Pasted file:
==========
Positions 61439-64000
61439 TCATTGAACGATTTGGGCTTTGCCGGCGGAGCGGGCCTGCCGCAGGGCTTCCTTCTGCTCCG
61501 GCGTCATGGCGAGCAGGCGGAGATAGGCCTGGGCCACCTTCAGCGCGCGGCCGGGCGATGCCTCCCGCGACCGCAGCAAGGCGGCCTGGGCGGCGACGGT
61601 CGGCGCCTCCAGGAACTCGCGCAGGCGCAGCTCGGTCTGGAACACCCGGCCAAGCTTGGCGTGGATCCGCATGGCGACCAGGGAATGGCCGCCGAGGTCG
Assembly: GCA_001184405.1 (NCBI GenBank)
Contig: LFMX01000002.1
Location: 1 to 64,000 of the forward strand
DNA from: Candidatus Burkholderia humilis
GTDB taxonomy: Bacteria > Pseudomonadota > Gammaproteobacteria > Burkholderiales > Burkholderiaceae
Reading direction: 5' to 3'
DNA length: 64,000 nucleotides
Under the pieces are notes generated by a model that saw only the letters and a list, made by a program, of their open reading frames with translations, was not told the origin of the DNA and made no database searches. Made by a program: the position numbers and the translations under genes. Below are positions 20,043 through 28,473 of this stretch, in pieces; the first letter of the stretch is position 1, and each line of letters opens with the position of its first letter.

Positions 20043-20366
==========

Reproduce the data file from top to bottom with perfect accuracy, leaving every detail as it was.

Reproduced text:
Positions 61439-64000
61439 TCATTGAACGATTTGGGCTTTGCCGGCGGAGCGGGCCTGCCGCAGGGCTTCCTTCTGCTCCG
61501 GCGTCATGGCGAGCAGGCGGAGATAGGCCTGGGCCACCTTCAGCGCGCGGCCGGGCGATGCCTCCCGCGACCGCAGCAAGGCGGCCTGGGCGGCGACGGT
61601 CGGCGCCTCCAGGAACTCGCGCAGGCGCAGCTCGGTCTGGAACACCCGGCCAAGCTTGGCGTGGATCCGCATGGCGACCAGGGAATGGCCGCCGAGGTCG
Assembly: GCA_001184405.1 (NCBI GenBank)
Contig: LFMX01000002.1
Location: 1 to 64,000 of the forward strand
DNA from: Candidatus Burkholderia humilis
GTDB taxonomy: Bacteria > Pseudomonadota > Gammaproteobacteria > Burkholderiales > Burkholderiaceae
Reading direction: 5' to 3'
DNA length: 64,000 nucleotides
Under the pieces are notes generated by a model that saw only the letters and a list, made by a program, of their open reading frames with translations, was not told the origin of the DNA and made no database searches. Made by a program: the position numbers and the translations under genes. Below are positions 20,043 through 28,473 of this stretch, in pieces; the first letter of the stretch is position 1, and each line of letters opens with the position of its first letter.

Positions 20043-20366